Learn to Paint Watercolor Goldfish | Anne Butera | Skillshare

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Taught by industry leaders & working professionals
Topics include illustration, design, photography, and more

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Taught by industry leaders & working professionals
Topics include illustration, design, photography, and more

Lessons in This Class

    • 1.



    • 2.

      Subjects and Inspiration


    • 3.

      Color mixing


    • 4.



    • 5.

      Orange Fish Part 1


    • 6.

      Orange Fish Part 2


    • 7.

      Red and White Fish Part 1


    • 8.

      Red and White Fish Part 2


    • 9.

      Calico Fish Part 1


    • 10.

      Calico Fish Part 2


    • 11.

      Your Project


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About This Class

Goldfish are pure joy. Their bright colors glimmer in ponds and tanks. They dart and flash around in the water and cannot fail to lift your mood.

Painting goldfish is a joy, too. They are fairly simple to paint and the nature of watercolor, the way the paint spreads and bleeds on the paper, yields beautiful results. It's magical and fun!

In this class I take you step by step through my process for painting goldfish. I demonstrate painting three different colors of fish: an orange fish, a red and white fish and a calico fish and give suggestions for other painting possibilities.

Meet Your Teacher

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Anne Butera

Artist. Instigating creativity and joy.

Top Teacher

I'm a full-time artist, art educator and writer, but for a long time I believed I wasn't good at art and could never be an artist.

The beginning of my story might sound similar to yours. When I was a child I loved to make things, but as I grew up I "learned" I wasn't good at art and stopped making it.

But that wasn't the end of my story.

I love teaching on Skillshare because through my classes I can help YOU reclaim YOUR creativity. I know what it's like to yearn to make art but not know where to start.

Are you ready to begin rewriting your story?

Read My Blog

Get My Free Sketchbook Guide

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Level: Beginner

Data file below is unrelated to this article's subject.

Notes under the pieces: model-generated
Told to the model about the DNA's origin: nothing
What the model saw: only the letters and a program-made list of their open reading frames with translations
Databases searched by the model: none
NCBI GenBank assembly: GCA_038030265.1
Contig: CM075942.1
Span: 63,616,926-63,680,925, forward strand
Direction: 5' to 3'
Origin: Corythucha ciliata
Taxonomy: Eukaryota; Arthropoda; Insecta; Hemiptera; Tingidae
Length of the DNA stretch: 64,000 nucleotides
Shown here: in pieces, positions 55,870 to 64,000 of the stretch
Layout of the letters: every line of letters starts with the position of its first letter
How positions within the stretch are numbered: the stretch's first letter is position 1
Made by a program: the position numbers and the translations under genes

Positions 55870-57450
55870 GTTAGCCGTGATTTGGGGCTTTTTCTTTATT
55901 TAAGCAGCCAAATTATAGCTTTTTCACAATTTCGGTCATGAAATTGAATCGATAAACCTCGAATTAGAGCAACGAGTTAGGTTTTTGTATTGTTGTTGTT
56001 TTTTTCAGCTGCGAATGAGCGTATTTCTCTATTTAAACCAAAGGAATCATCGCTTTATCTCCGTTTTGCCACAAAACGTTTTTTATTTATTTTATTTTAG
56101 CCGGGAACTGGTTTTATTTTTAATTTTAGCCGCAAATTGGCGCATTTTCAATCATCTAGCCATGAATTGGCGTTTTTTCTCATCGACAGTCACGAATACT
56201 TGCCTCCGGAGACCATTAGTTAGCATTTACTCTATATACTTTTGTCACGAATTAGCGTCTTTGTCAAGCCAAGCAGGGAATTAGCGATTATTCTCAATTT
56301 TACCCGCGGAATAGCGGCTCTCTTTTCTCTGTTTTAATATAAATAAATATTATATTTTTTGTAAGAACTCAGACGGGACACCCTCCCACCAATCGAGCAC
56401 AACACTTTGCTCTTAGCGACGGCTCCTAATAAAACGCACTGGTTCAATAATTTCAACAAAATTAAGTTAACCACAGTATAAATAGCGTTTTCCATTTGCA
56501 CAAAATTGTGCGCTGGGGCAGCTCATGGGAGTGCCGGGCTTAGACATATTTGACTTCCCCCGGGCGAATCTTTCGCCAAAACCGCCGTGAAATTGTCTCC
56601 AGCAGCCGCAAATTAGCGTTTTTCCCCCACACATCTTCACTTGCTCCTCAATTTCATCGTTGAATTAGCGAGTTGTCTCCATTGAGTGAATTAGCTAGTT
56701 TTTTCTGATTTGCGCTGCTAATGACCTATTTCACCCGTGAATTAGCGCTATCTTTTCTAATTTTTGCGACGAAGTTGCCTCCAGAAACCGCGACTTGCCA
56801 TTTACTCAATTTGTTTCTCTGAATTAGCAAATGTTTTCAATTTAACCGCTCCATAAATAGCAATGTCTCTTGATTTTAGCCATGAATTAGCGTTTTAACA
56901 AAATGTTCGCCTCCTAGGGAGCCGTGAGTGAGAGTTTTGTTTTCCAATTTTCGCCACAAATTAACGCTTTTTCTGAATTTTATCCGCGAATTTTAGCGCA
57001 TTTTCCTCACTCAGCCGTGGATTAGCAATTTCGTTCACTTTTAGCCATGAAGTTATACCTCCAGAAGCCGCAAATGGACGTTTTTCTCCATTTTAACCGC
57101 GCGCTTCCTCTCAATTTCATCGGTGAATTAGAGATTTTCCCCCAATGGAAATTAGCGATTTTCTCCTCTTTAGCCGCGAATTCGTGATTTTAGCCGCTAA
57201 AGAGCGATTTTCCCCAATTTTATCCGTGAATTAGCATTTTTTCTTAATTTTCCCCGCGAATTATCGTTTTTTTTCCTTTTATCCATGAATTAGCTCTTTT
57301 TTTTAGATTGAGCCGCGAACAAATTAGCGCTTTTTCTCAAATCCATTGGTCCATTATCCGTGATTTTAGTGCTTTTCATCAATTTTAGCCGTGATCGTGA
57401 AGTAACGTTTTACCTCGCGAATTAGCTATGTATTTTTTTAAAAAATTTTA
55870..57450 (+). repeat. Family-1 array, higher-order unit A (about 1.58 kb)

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1. Intro: Hi, I'm Anne Butera. I'm the artist behind the website and blog, My Giant Strawberry. I'm most well-known for my water colored pictures of flowers and plants but one of my favorite things to paint, is goldfish. Goldfish are such a joy. They're a delight to watch darting through the water. Their bright colors glimmering, but they're also so much fun to paint. It's freeing to loosen up and watch the colors flow and bleed on the paper, never knowing exactly how it's going to turn out. In this class, I'll take you through painting three different color and pattern designs of goldfish. I'll show you step-by-step how I create my fish and by the end, you should be able to paint your own. I hope you'll join me in painting some water color goldfish. I'll see you in the first lesson. 2. Subjects and Inspiration: Goldfish are pure joy to me. I love the colors. I love the way they swim. They're just so much fun to watch and they're really fun to paint too. If you don't have your own fish, you can take a look at some fish books for some examples of fish, different colors and shapes. Unfortunately, a lot of the fish books that I've looked at don't have the greatest photos. But you'll get the main idea. You'll see some different colors. You'll be able to see the shape of the fish, the different colored patterns. We're going to paint some fun patterns like this calico, paint an orange fish, a red and white fish. Some fish are weird looking. Feel free to paint them if you'd like. I'm not going to show you in this class how to paint the weirder varieties. We're just going to do simple fan tail goldfish. A Google image search is also a great way to find some inspiration for your paintings. But you can paint whatever you want, whatever inspires you. Here's a calico goldfish. You can see it has an egg shaped body, a dorsal fin, the tail fin, the pectoral fin, and then the ventral fin in the back. We're going to paint all of those. I'm not going to show you in this class some sketching. If you want to sketch beforehand to get an idea of the shape, go ahead. The shape is pretty simple, but if you want to do some practice, that's okay. I love how hand-drawn and hand painted fish have such different personalities. You can do small pages. You can color them in with colored pencil if you're doing some practice, It's also fun to paint or draw them from above. We're going to do it from the side in this class, but feel free to experiment with different shapes, different orientations, whatever inspires you. In the next lesson, we'll get started to doing some color mixing. See you there. 3. Color mixing: Mixing paint is one of the most fun parts for me when I'm painting. I'm not going to spend a lot of time showing you how I do this. The colors themselves aren't really that important, so don't worry about that. My technique when using these Pan paints is to rub my brush, my wet brush against the pan, collect up the paint, and then rub the edge of my brush against my palette to pull the paint off of the brush. Then I use the brush to mix it together. I try and get off all the paint that I can wetting my brush and my big mix will be pretty wet. Mixing some oranges here, I start with some pre-mixed orange, but also I'm mixing some orange starting with red. If you have a little bit of a mess, just wipe it up, keep your paper towels tidy, add some yellow to that red then the simplest colors to create, red and yellow make orange. Sometimes you'll need to use a lot of paint to get just the right color that you're looking for. Just be patient and mix and rub, scraping your brush against the side of the palette to get as much paint off as you can. I'm not going to show you all of these mixes, but I'll show you the colors that I'm starting out with, couple oranges that are light, a couple darker reddish oranges, some yellows, there's black, gray and a couple of blues. I think those are all the colors that we're going to need. One thing, after I've mixed my colors, I like to make swatches just so that I can see how these colors are going to look on the paper. I almost never use the mix right after I've mixed it because it's really too wet for me to easily work with. These initial mixes and the swatches that I make will be a lot paler then the colors will end up being, because they're very diluted. I let my paint dry before I use it in a painting. Once it's dry, the color becomes more saturated. Just using some scraps of watercolor paper to make sure I like the way the colors look, If I don't want, I can go back and adjust them. For your own painting, choose some colors that you think will work well and then we'll get started painting some fish. See you there. 4. Materials: Just a quick word about some supplies. We're going to be using this Canson heritage paper. Cold pressed, it's 140 pounds comes for n blocks. This block is about nine inches by 12 inches and I've cut it down. You can use whatever size you like. Five by seven is nice, not too small, but if you prefer four by six, that works too. Choosing standard size like four by six or five by seven makes it nice if you want to frame your painting later because it's easy to find a frame for it to fit in. You've already seen my palette. This is a plastic pallets. I actually stole it, borrowed it from my husband and I'm not sure where he got it, I don't know what brand it is. I'll give you a link to a similar palette and brand in the handout. If you're looking for one, any kind of palette will work. Even a plate or dish, plastic or paper plate or dish will work. Got my jar of water, and some brushes. Now use whatever brushes you have on hand. These fish paintings don't need a lot of fussy details. We'll put some details on at the end. These long pointed round brushes, I have some by Princeton, this velvet touch. They are nice. They give you nice, fine point. Sometimes it's a little hard to control. Fine pointed smaller brushes or things like the spotter brushes work well too. Use what you have and don't really fret about it. I think it's time we get started. 5. Orange Fish Part 1: It's going to get started painting an orange goldfish. I'm going to start all of these fish paintings the same way with some blue paint. That's going to create the shadow and shaping and also it will help define the fins because we're not going to use a lot of color in the fins. You remember from looking at the goldfish pictures, goldfish has an egg shape, body. The nice thing about painting these fish paintings is that you can easily adjust the shape as you go. We're not working from a sketch to starting out with the body and then painting the fins, and just a light wash of color. The tail. Next, you can build up the shape as you go. It's very forgiving. Make the tail a little larger as you go pulling up some color. You don't want this layer to be very dark. The pectoral fin, which is really on the side of the body, and then the back ventral fin. There's your basic fish shape. Can adjust it if you need to a little bit. Look and make sure it's not too wet before we start adding the orange. We're going to use a lighter color orange to start with, wetting my paint here, it's dried and I don't want it to be totally dry or else it's not going to spread. You can see, because the paper is wet, and we have some wet paint. It's spreading across the wet areas. I'm trying to keep the paint mostly just in the body section. But it's going to spread a little bit in the fins and that's okay. I want a fairly dark color, partly saturated for the body, and next, I'm going to add some yellow. Because the underside of goldfish shines and glows, and that's what I'm trying to do here with this yellow. I can't see the yellow very clearly, but here it is coming in on the underside. Just to give it a bit of a glow. Now I think we need a redder, darker orange for the top of the fish. It's all just going blend here. I'm dabbing the paintbrush onto the paper to release the color and spreading the color throughout the shape of the fish. Because everything is wet. It's still going to keep blending on the page. But I'm also going to blend it some myself with a push. I'm trying to get as much paint off the brushes I can because now I'm going to move the color in the fins. You could just let them do what they want to do with the color, move naturally. But I want to take up a bit of that color. The fins are a bit more even and a bit paler than the body. Using a damp brush, that has the paint removed, I'm going to pull up the paint off of the paper and this is going to take a little while, and the paint is going to continue to flow into that area. That's okay, if there's a bit of flow, but I don't want it to be super orange. Of course, there are lots of different variations on this dorsal fin. I'm just rubbing the brush along the edge, fixing the shape a little bit. The same down here. I want to remove some of the color and even out the color a bit. As this dry, that's going to be different. This pectoral fin, I want to give it the look that it is on the side of the fish and not just underneath. Just a little bit more of removing some color here. Before we let this dry. You can let it do whatever it wants to do. I'm going to experiment, play with it a few different ways, and see how it looks different if you do things differently. But I like the way this is looking. Just even up the edges a bit. While things are still wet, you can move that paint around on the paper, lighten it up a little bit, give a bit of shading. Now I'm going to just take a little bit of the paint off for the eye. I can also do this once it's dry, and we may have to do it a little bit more than but I think that looks good. 6. Orange Fish Part 2: So it's time to do some details, and I've got a variety of brushes here including this little blender brush which we'll use later, but these are all good detailed painting brushes. Starting off with my long pointed round we need just show you some practice. See how fine I can get with this brush, it's a fairly large brush, but it can paint nice fine details and then using the tiny spotter brush, I'll show you this little Princeton valid touch can paint fine details with that. It quickly runs out of paint though, because the tiny bristles can't hold much so a larger paintbrush gives you the advantage of holding more paint. You don't have to use a teeny tiny small brush, there's other small sizes that work great to pull a little more paint than the tiniest ones. So you can use what you have, play around, test it out, see what you're comfortable with. If you're already comfortable painting fine details, that's great. So here our fish has dried, and we're going to start with giving some definition to the eye with sort of a reddish orange. So mixing little red orange, and just outlining the eye. The fish dried pretty well without covering up the eye that we created by removing the paint. Now I'm going to put some yellow in the center, and just fill in the shape that we created. It's fine that there's some other colors in there, we're going to add even more later. Then we're going to work on the fins, and I'm going to use orange for the fins, you can use whichever color you would like. Using just a medium orange, you could use blue, you could use gray, you could even use white. So here testing out my brush, and then we're going to start by adding some definition along the edge of the body. See that's a lot of paint coming off the brush. Just dab that and try again. My brush was fine on the plain paper. I think the problem is that the paint wants to go to the other paint that's on the paper, it gravitates towards it and still kind of a thick line. Try this again. Maybe remove a little bit of the paint from the brush before we start. This is still slightly thick line, but will run with it. That just gives definition to the body, and separates the fin from the body. Now just paint some veining, moving upwards from that line we painted, painting parallel lines, moving pretty quickly. Don't want jerky, or shaky lines. Move at a speed that you're comfortable working at. If you need to do more practice, that's fine, and just keep working until you feel that it's a pretty even balance of veining. On the bottom here, this ventral fin, I'm going to define the body with some yellow because the bottom of our fish is glowing with that yellow that we added down there. I'll paint the veins with the orange again. Just testing out my brush again, see there's enough paint to keep going. Working in the same manner from the body outward, and just painting these veins, parallel veins, and if there's a bit of a curve in the lines you paint, that's great because it gives the fins some shape. Now this pectoral fin, we just paint around the edges to give it a definition, and then paint some veining. Moving downwards away from the body again, that's looking pretty good. We'll work on the tail, the tail is a lot blonder than it started out, but it's still nice and pale, and these veins will give it a finished look, working from top to bottom. Work however you're comfortable, and try to make sure you keep from resting your hand on any paint that might be wet. When I keep the veins fairly even from one another, following along the curve of the fin. Now work from the bottom up, and meet the lines. Just a couple more here and that looks great. You just have to finish up the eye here. Yeah, we'll use a little spotter, and paint the black center. Just do a circle, a concentric circle, for this black center of the eye. The eye is already looking pretty good, but we'll add a few more details to make it even better. This light blue, we're going to put a little line along the edge of the red that we painted, a reddish orange and that helps the eye stand out, gives it a bit of a shadow, makes it a bit more three-dimensional, and now we'll paint a little bit of red in the eye. If you look closely at an actual fish, or photographs of fish, you'll see that there's a lot of colors going around in there and lots of reflections. So paint a little bit of red in here, and then also some yellow. Make sure you get the paint off your brush, especially when you're moving from darker to a lighter color. So add a little bit more yellow over here. I apologize that my hair is getting into the shot, but you get the idea, and that looks pretty good. Add a little bit over the mouth here. This reddish orange I'm using. Again, I apologize, my hair is in the way it's just a slight line, for just a hint of a mouth, and a little nostril. Now we're going to paint the gill, and I apologize, my hair was totally in the way of that shot. So I'm showing you on a different fish. Just doing a slight curve here around the eye using some orange, and widening out that shaped with a little water. So here's our original fish again. There's that curve, just smooth it out, and then I think we're done. In the next lesson we'll start another fish, I'll see you there. 7. Red and White Fish Part 1: We're going to start this red and white gold fish in the same way we did the orange one, with a pale blue wash of the basic shape of the fish. You'll see with this fish and the next fish that I paint, how well watercolor works for portraying goldfish and how much fun it is when the colors blend and flow. There are so many different options of patterns and colors. It's really fun to experiment and see all the different fish you can create. As I said about the drawings, there is a lot of personality. That can be conveyed with these drawn and painted fish. Just in their shapes and their colors and the way they seem to have expressive faces, even though we're not adding a lot of detail to the face. Just the way the paint and paper work together makes for some personality and interest. I am just defining the shape as I go along. Defining and refining it. Enlarging the fish, the fins. That's the way I start all of the fish with this pale wash of blue. One of the nice things about using cold pressed watercolor paper for these fish, is that the texture of the paper almost gives the appearance of scales. We are not painting scales on these fish. If you really wanted to, you could. I just think that's a little too fussy. I think the natural texture of the paper gives you the hint of that without having to have you paint them on there. Again, we've got the dorsal fin, the tail, the ventral fin and the pectoral fin. Now I've got the wet outline and we're starting with the reddish orange and just dropping some color in here. Watch that spread. It's just sort of magical to see the color spread and blend on the paper. Because the blue is so pale, it's not really going to affect the color of the orange. It's not going to make it brown. Blue and orange will give you a brown. Here, I'm just going to paint a line in the fin. Because what these multi-colored fish, sometimes there's lines and splotches in the fins. I'm using paint that's not very wet. I'm trying not to have it be too wet or else it would just spread and color the entire shape of the fish. To darken the color, I'm dabbing in paint where I've already added it. I want there to be a dark orange here, not very pale. Heading a few more spots. The other thing, if your paper is too wet, even with a fairly dry paint, your paint is just going to spread everywhere, which you don't want. You want there to be some white space on the fish. For this red and white spotted fish. If your paper is too dry, all the dabbing will just stay where it is and not spread at all. If that's the look you're going for, that's fine. But I like there to be a nice bleed and spread of color. You'll get a feel for it. You'll see how the paint reacts on the paper. Okay, I think that looks pretty good. After it dries. I'll paint some details. I'll see you there. 8. Red and White Fish Part 2: I really like how this fish dried. Looks great so far. This time for our veins, I'm going to use a grayish blue. In one of the empty wells on my palette, I'm mixing gray and blue, the pale blue and the gray. Just testing it out on my swatch page here. It's a little too dark, so I'm adding water. I don't want a really dark color here, so let's try again. It's a nice pale color, and I'm going to define the edge of the body here on the bottom where the thin ventral fin is, and then defining the edge of the pectoral fin. Just painting along the edge of the fin, defining the shape. I don't want it to be a really dark line, just to have some definition. Because these fins are pale and transparent, you want to convey that with the watercolor. Painting the veins in the same way we did with the orange fish, the parallel lines painted down from the body. Now, defining the top edge of the fish where the dorsal fin meets the body and then painting our veins. I need a little more paint here. That got a little too thick and too dark. You can always dab it off. With the colors we're using, it's pretty easy to remove. This is really releasing a lot of paint, so I think I'm going to move to a smaller brush. You can see that had a little yellow on there, so we'll just mix it in, mix it more gray. I'm just painting these veins, following along with the shape of the fin. I want them to be pretty pale. Just barely touching this tiny brush to the paper for these fine lines. After I've painted some lines, I can go back and paint more. Add a little definition to the edge. You can always go back and refine headboard details, just to give it a more finished, more realistic look. You can paint from front to back, back to front, meet in the middle, however, you're comfortable working. Add a few more lines here, and I think that looks good. Now, I'm going to remove some of the paint from the spot of the eye. I didn't do that with the wet paint because I didn't want to disturb the blend of the color. This brush is the blender brush and I'm just using a damp brush to remove the paint. I'll let that spot dry and then we can paint the details of the eye. Now, I'm going to do the tail. I'm using the small spotter brush again, and painting these tail fin veins. When you paint the curve of the veins, it helps give shape to that fin. I'm going to use this larger brush, see how that'll work for us. Switching back and forth however you're comfortable, works well. It's nice to have a variation of line thickness when you're painting these veins. It gives it a more organic, natural look. You can paint as many or as few veins as you want to. I even not following along with any particular fish. This is a fish from my imagination, so it's just going to occur naturally on its own. See how the paper blends itself to the shapes and colors. I'm going to add a little bit more here. As I said, you can always go back and add more and more details, finish things up, add more definition. This blue, this grayish blue, I think really stands out nicely on the red and white fish, and makes very nice contrast. But of course, you can use any color that you'd like for these veins. An orange would be really striking also. Now, let's see. Making sure that my brush is clean here, and I'm going to paint the yellow of the eye like we did with the other fish. I'm just going to paint around where I know the black is going to go. Now with the red, orange, I'm going to paint around the eye, making this eye shape stand out from the red orange of the fish's head. While we're here, I'm just going to paint mouth and nostril. That's just how I did it with the other one which you couldn't see very clearly because my head was in the way. Now, let's finish up this eye. I'm going to paint the black center using the spotter brush like we did before. Being careful here that the black doesn't spread too much into the yellow because I think that's still a bit wet, but that's looking good. I'll wash off the brush. You don't want the black to blend into your other colors. I'm having some blue and like with the other fish, I'm going to paint just on the outside of that reddish orange line to give some three-dimensionality, to give a bit of a shadow and to make it really stand out from the fish. Now, rinsing out my brush. I'm going to use some of the dark orange here to test it out on the paper, and just painting a gill that curve with a pale bit of that red orange. Now, using some of the gray, just to help define the shape, give a hint of a shadow behind the gill. A little more yellow to this eye. That's blending a little bit with the black paint. Add a little of reddish orange here, and that's going to blend a little bit too, which I like. I think I want to pick up a little bit of that paint, so I'm going to use the blender brush, that chisel blender and just smooth it out, sort of blend it. It gives a hint of reflection and now I think we're done. In the next lesson, we'll paint one more fish. See you there. 9. Calico Fish Part 1: This is the last fish I'm going to demonstrate for you, a calico goldfish, multi-colored fish. It might be my favorite, it's really fun to paint these multi-colored fish. I don't have any goldfish now. I used to have a big tank, but when we move to the last time, I gave it away; and I really missed my fish, and I think that's why I started painting goldfish because I wish that I could have a tank again. They're so soothing to watch and it's really soothing to paint them too. My calico goldfish, they're so beautiful, and it's fun to have the color spread and blend. You saw that a bit in the orange and white fish and it's going to be even more so with this one. I'm starting out in the same way we did the last two fish, painting a pale blue wash that's just defining the shape, the body, the fins, and there are different body shapes and styles of goldfish; of course, I like the fat fan tail fish. All three of these fish that I've demonstrated are that goldfish. Of course, you can paint any kind that you like. Some of the fancier fish or a long, thin, narrow fish, or even coy. Just play around and see what you like. As I said, if it's too wet when you dab in the color, then it will spread everywhere. But I think this is a good wetness. Starting out with some red orange and working in a similar way to a red and orange goldfish that I painted in the last lesson, but just doing smaller bits. Now we're painting in some black. Look at the way that's spreading. I've never quite seen it bloom like that, and it's really interesting. Look at that spread, it's so magical. It's like flowers blooming on the page. It may have been just slightly too wet when we started, but I'm just going to go with it. I think we can make this work. I'm just thinking what should we do next? I want to use a different brush because I don't want to have to wash all the black off. Paints more of this red orange and just dab it in among where I've already painted little dabs of color. Some calico goldfish have lots and lots of different colors and speckles and barely any white, and some have a lot of white. One of the most fun things is painting all these different varieties. You can just keep painting fish forever and never end up with two that look the same, and I like how the colors are blending into one another and that orange had some black in it. Just really some fun looks. Just keep adding paint. You can only do this for so long until your paper gets too dry to work with and until it gets entirely filled with color. You'll get a feel for how much longer you can keep going. If the paint stops moving, then you know you're getting towards the end. But this is still spreading and blending nicely. I have a few lines here, painting some more lines in the fins. I really like the way this is turning out so far, trying not to use too wet of paint, as I mentioned with other fish, you don't want it to spread too far. I'm going to use a lighter orange here. This one I just remixed and it's still a bit wet. Trying to tell that it spread too much. But I really like how this light orange is looking, mixing in with the dark, reddish, orange, and the black. A little more red orange can go over places that you've already gone, add some more color, and this especially with all these little dabs of color and the way it spreads, the cold press paper really makes it look like there are scales. This one is shaping up so great already, I'm getting really excited. I'll let this dry and then we can paint the details. It's going to be fun. See you there. 10. Calico Fish Part 2: The Calico fish is dry and it looks really great already, I think. But now we'll put the finishing touches on with some details and fins and the eye. I'm using a gray again on these fins. Doing some definition along the pectoral fin and our pointer round brush is leaking a lot of paint today, but we'll just roll with it. I've got some veins for that, just dab a little bit there. Define the belly of the fish here. That fin turned out really neat looking with the dark and orange and blue all mixing together. I'm just going to paint some veins on here with the gray. Of course some of them you won't see because of the dark color of the fin itself, which is just fine. The fins, I really liked the way the tail especially looks with the lines that are in there, thick ribbons. So I'm painting the definition on the top fin, the dorsal fin and now painting our veins. Just like I have shown you with the other fish, painting them from the body towards the top and having them be parallel. I'm just getting a good feel for how many you want there, how far apart they should be. There's no hard or fast rule. That's looking pretty good. Work on the tail in the same way we've done before and then we're going to follow along a bit with the colors that are already there. Just creating a bit more of a finished look. Actually, I think the tail would have even been great just as it was, but painting these veins just gives it a little bit more. You can paint as many or as few as you want when you're making your fish. Add some additional ones. If they wobble a bit, that creates interest and it's almost like the fin is folded or curved. Now with this yellow, I'm going to paint in the eye. I didn't remove any paint. I can sort of see a space where the eye just would look right. Sometimes the way the texture of the paper is, it almost gives you the sense of an eye. Here, the mouth and nose painting and the gill with the gray. I don't want it to be too obvious here. Paint a little bit of red in there too, the reddish orange, just a hint. Smooth that shape out. It's a bit thick, I'm going to dab it a bit and then come back and refine it. So just a hint. One of the fun things is just not knowing how things will exactly turn out. Heading the black center of the eye just like we've done with the other fish. It's looking so much more finished now, the eye really does it, I think. If nothing else, if you don't want to paint the veins on the fins, just be sure you paint an eye and that'll give your fish a nice finished look. Again, the reddish orange around the outside of the eye helps it really stand out. There it's already popping out more. We'll have some gray. Add a little more blue to create a bit of a shadow around the eye, really defining the edge, helping it stand out even more from the body. It's looking really great. Let's move the reddish orange to the eye. Let's give it some reflections, some depth, a bit more color, and some more yellow. It's looking really great. This fish is so fun. Let's darken the black center a bit more. You can keep your eyes as simple or as complicated as you want, however looks good to you. I think this little guy is done. In the next lesson, we'll talk about your project. 11. Your Project: Now, you should be ready to begin painting your own watercolor goldfish. You can paint single fish on small pieces of paper like we did in class or you can use a larger sheets and paint, multiple fish on one page. The choice is up to you. There's so many different color and pattern options that I can't wait to see what you create. Thank you so much for taking this class. I hope you'll share your painting in your class project section and please leave a review of my class. See you next time.